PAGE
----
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LYDIA

man. 'But some day, when he's no longer with us, there may he somebody come in who won't want to do for labor more than it wants to do for itself,—but who will want to get out of labor all that it can give for as little as he can give.' I can't blame the men for dreading something of that kind. I'd dread it in their place. It must be worth while to stay and study and work to prevent a change, when so many people are dependent on you. And if it is n't what I'd most like to do, I'd better learn to like it—and I suppose I shall.—How did we happen to get so serious, anyway?"

Lydia did not answer for a moment; her face under her broad blue hat remained serious.

"Oh, I don't see why the nice people who deserve a good time and could do so much good just having it must be saddled with big responsibilities that they don't want," she exclaimed at last. "But I suppose the rest of us would n't admire them half so much if they did n't do such things. And I think you re fine, Floyd, to take it as you do. I like to play and frivol and have fun in life; I'm afraid that's all it means to me."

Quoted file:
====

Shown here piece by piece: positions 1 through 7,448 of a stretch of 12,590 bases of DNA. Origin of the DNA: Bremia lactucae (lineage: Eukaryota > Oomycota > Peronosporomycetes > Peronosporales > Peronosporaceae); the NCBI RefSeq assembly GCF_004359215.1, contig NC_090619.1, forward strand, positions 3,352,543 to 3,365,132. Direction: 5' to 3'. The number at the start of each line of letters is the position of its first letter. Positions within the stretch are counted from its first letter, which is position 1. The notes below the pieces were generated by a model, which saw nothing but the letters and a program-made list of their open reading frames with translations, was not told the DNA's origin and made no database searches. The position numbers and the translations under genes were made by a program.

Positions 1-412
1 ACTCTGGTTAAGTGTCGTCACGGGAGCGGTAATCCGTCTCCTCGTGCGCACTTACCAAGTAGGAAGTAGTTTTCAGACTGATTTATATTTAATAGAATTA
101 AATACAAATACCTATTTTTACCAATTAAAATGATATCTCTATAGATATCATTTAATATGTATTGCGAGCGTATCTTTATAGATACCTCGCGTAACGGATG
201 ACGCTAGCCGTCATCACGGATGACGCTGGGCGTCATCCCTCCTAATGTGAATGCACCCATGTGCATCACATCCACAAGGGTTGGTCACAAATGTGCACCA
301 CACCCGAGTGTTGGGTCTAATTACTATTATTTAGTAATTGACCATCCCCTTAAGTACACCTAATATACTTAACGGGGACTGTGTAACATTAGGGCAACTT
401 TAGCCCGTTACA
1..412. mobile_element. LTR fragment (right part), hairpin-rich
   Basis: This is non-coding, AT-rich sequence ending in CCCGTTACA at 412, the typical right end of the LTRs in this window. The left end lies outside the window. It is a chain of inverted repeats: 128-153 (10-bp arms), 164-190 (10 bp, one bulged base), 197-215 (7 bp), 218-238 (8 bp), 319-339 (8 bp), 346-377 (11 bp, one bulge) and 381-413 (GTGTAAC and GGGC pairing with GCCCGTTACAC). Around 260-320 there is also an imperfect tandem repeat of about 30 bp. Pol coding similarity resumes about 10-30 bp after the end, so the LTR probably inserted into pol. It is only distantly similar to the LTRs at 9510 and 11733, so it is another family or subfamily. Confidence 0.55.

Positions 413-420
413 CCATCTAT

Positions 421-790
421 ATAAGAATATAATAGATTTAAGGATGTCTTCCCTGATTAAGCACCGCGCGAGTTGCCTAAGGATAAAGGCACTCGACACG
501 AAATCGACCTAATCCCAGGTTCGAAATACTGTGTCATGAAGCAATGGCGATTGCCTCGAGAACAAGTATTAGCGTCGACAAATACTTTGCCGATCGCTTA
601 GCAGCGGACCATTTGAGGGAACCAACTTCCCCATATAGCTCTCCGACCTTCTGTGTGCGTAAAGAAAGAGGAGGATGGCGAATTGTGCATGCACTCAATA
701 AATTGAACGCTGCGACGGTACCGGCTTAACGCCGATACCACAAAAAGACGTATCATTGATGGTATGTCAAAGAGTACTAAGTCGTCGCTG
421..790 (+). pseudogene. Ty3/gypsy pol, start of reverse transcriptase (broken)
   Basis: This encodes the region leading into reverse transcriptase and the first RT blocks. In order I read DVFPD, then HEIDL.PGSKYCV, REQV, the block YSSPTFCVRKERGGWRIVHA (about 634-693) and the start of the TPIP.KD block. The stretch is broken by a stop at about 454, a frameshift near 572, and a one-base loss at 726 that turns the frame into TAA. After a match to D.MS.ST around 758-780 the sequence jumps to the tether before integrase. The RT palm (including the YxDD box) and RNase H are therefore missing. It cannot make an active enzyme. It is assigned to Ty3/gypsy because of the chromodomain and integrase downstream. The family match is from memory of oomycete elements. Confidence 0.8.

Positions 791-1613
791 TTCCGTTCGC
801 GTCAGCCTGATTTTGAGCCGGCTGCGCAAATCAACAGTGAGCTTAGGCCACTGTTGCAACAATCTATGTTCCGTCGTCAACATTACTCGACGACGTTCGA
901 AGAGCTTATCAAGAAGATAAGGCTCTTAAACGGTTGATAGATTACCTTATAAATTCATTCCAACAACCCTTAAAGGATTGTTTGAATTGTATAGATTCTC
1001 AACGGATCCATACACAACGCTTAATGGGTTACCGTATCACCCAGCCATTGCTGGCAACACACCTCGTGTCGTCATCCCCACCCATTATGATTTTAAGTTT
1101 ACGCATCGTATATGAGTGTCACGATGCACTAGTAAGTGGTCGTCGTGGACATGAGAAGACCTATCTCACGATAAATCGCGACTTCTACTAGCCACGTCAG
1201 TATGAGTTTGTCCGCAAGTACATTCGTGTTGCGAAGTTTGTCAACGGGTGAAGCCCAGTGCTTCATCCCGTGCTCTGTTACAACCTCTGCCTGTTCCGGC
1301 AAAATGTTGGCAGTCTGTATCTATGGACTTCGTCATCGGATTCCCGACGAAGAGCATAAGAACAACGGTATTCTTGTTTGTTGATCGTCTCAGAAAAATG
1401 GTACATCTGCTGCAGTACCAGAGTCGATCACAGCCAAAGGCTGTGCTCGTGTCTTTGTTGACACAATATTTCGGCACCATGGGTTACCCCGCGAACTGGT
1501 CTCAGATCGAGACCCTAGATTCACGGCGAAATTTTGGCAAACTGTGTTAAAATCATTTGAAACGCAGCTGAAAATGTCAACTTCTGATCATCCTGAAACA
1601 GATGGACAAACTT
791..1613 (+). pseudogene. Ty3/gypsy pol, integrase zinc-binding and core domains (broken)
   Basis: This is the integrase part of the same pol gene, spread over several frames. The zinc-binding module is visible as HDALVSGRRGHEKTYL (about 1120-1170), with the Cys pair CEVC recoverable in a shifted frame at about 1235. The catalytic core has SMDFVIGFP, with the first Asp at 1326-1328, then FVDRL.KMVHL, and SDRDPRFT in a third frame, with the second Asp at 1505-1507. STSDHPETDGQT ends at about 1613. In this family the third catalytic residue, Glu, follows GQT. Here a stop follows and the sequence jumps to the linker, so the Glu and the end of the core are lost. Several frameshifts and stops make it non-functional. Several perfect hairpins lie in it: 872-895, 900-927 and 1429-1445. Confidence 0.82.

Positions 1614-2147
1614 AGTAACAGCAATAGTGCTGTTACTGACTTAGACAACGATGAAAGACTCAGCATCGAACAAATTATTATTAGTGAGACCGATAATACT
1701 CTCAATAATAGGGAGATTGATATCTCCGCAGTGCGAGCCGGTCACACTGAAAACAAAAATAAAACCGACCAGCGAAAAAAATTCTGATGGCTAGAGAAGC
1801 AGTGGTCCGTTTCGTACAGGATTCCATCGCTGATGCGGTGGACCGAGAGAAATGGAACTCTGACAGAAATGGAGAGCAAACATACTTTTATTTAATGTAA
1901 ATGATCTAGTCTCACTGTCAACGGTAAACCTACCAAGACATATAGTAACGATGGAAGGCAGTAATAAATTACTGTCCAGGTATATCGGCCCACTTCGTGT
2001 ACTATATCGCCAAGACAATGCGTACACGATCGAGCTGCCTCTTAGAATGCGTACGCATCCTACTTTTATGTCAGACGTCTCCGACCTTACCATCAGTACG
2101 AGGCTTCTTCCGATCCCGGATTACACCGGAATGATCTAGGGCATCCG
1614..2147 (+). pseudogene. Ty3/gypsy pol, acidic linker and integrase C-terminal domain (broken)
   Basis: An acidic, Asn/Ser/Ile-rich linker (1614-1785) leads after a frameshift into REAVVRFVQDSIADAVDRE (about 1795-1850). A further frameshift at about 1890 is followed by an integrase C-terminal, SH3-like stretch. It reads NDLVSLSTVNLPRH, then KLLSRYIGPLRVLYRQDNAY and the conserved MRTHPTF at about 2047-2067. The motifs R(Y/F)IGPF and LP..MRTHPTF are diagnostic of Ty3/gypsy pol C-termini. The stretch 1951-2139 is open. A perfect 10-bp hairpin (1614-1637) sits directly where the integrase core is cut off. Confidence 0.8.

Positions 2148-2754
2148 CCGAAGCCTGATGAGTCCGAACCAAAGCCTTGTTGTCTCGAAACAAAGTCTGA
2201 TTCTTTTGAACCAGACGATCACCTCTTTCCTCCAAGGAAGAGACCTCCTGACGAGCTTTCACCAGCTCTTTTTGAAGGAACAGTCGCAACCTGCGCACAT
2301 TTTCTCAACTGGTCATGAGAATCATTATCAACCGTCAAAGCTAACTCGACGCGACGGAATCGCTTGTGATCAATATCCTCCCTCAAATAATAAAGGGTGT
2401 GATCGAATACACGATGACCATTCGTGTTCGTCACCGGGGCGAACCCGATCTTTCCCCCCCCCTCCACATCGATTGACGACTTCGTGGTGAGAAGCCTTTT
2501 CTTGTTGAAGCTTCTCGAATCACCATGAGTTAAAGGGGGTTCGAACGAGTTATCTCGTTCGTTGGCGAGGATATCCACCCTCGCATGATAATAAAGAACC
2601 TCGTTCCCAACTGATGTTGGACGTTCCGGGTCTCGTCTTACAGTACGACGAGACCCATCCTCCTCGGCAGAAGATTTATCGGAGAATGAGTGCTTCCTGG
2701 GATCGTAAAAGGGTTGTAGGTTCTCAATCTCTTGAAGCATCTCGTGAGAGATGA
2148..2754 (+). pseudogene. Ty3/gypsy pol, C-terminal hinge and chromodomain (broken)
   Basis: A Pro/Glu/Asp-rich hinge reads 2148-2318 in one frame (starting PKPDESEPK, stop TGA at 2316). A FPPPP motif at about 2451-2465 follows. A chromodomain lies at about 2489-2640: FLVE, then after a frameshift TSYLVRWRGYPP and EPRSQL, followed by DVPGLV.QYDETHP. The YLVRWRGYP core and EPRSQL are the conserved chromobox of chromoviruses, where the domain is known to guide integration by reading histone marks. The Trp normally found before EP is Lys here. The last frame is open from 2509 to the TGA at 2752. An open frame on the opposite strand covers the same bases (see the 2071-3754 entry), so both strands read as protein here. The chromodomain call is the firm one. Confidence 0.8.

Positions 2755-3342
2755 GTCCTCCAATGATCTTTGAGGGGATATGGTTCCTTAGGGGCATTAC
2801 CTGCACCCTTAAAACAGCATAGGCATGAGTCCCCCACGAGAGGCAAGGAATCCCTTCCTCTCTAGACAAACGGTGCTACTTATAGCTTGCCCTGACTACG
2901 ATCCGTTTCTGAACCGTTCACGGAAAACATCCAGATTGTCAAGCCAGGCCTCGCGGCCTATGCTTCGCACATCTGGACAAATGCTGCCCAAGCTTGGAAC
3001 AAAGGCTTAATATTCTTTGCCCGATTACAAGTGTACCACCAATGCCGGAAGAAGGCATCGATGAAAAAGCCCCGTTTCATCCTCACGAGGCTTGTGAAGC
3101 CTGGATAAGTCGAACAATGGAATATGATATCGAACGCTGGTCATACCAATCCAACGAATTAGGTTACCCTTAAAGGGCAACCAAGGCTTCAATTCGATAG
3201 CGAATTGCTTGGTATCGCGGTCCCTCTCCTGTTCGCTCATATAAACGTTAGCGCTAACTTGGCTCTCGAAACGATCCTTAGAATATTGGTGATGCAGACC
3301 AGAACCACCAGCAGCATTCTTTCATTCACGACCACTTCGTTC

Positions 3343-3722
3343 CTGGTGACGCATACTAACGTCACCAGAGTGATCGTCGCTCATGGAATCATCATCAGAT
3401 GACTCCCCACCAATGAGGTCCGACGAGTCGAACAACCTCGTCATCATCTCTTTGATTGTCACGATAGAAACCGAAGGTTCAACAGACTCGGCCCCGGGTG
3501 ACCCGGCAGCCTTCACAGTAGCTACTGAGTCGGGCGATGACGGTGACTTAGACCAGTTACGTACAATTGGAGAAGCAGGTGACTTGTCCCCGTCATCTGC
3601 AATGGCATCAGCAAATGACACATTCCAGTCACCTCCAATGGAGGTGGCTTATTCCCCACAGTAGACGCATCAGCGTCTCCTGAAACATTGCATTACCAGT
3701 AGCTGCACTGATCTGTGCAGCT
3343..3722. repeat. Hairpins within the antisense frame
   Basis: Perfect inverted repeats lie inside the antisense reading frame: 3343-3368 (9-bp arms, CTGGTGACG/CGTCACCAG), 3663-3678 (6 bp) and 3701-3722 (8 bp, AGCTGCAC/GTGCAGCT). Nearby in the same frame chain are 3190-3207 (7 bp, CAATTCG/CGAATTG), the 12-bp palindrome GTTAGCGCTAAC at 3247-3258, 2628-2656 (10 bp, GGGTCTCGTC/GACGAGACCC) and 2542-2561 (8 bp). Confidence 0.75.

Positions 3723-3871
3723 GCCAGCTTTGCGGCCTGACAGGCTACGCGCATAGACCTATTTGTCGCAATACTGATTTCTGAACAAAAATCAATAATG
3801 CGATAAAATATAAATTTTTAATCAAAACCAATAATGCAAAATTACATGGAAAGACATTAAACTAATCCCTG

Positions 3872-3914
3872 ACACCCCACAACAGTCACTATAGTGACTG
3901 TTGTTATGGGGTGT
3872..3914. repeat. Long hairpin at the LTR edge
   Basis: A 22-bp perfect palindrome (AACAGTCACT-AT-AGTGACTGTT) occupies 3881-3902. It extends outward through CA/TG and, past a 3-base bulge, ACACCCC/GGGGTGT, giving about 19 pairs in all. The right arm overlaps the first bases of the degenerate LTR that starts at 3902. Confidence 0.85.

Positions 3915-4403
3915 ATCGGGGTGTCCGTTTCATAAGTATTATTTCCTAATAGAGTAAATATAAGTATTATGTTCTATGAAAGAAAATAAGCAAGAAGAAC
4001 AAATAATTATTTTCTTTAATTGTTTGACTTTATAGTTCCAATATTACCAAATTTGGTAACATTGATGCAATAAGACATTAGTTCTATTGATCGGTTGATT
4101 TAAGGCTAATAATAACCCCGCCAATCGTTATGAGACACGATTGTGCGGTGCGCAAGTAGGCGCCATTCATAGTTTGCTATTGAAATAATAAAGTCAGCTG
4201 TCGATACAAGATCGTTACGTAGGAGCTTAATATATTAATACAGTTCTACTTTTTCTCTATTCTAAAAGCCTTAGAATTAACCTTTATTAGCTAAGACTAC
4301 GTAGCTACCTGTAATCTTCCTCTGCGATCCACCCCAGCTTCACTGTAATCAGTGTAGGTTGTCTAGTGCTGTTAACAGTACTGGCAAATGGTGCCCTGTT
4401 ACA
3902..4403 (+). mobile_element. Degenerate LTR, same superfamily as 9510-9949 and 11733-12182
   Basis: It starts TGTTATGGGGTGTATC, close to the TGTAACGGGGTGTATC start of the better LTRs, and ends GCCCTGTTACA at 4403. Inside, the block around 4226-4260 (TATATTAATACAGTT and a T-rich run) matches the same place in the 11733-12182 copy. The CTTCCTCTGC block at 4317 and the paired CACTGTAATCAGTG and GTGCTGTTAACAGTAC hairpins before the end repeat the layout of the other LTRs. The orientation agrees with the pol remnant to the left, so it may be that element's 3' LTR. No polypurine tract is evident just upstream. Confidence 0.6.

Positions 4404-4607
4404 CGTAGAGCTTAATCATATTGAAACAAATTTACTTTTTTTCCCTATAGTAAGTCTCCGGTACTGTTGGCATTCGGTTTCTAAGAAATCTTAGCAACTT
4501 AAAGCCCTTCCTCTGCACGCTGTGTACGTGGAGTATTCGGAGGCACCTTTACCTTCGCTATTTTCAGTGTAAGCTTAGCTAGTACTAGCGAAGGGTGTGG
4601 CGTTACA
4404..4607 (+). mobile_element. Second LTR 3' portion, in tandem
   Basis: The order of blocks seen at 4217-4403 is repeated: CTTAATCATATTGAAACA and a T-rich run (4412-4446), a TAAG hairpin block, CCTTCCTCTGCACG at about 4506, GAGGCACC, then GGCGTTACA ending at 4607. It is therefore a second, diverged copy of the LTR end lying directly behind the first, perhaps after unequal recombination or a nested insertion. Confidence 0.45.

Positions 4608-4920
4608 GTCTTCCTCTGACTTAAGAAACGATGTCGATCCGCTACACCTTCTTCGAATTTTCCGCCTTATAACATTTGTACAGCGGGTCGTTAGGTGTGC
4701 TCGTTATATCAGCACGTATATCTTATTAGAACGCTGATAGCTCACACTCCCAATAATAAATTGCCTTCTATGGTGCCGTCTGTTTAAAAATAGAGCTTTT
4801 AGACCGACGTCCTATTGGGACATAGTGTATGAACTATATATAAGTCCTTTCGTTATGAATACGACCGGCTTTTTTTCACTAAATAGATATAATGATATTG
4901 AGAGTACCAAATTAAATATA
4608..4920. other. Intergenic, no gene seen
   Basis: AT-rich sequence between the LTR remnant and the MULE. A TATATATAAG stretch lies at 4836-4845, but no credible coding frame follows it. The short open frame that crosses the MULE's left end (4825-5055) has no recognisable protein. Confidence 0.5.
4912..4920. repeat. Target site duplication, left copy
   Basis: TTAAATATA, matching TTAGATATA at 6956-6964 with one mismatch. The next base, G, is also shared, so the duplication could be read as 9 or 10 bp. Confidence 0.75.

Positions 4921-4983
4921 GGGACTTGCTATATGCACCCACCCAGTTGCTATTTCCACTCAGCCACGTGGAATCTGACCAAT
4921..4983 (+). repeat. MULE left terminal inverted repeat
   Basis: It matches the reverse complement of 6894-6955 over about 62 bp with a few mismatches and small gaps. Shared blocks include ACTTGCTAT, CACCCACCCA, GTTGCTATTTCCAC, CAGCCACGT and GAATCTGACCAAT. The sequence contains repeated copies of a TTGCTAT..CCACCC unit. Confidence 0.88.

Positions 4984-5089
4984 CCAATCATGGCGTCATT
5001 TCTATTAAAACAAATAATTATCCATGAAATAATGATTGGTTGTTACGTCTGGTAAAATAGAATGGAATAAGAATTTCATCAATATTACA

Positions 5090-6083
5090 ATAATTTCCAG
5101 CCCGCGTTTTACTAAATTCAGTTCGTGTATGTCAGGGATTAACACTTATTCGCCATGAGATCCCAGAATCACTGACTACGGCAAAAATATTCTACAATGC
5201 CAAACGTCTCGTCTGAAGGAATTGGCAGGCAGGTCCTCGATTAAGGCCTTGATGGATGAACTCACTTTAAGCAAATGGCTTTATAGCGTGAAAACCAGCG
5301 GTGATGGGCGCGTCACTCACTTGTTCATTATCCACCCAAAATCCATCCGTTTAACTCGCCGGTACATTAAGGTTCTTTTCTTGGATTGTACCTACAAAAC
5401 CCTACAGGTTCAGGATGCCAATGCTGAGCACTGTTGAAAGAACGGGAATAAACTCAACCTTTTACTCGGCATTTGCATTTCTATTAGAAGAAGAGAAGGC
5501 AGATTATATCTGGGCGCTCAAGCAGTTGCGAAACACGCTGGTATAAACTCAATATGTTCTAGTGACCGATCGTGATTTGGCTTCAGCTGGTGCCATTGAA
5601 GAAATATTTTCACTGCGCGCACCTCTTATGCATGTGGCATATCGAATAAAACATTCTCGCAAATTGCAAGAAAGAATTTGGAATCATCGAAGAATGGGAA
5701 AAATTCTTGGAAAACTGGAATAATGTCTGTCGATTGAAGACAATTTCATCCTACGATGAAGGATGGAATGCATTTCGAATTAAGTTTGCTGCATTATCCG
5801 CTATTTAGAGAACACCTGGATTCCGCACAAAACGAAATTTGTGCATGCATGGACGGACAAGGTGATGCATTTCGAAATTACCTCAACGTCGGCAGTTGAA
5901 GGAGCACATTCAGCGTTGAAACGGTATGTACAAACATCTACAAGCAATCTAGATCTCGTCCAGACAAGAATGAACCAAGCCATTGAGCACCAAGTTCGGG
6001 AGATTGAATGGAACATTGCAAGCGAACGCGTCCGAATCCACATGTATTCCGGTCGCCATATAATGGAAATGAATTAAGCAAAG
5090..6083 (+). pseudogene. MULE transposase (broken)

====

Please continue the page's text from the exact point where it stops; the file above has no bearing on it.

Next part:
"So long as you make it mean so much more to somebody else, you need n't worry," said Floyd with a laugh. "And if you'd play with me once in a while, when I can get away from my job—"

"Oh, always " she cried, and her face lighted up quite eagerly. "That's a promise: you'll come here whenever you can; do get off some Saturday afternoon before long, and we can go for a ride out in the country."

"I'll strike for next Saturday," declared Floyd.

"Splendid!" and she clapped her hands. "I'm glad to see you're willing to be something else than heroic all the time."

She chatted then gayly about the people at Chester whom he knew; some of his classmates had been there this summer and had said nice things about him to her, which she now repeated,—to his pleasure and embarrass-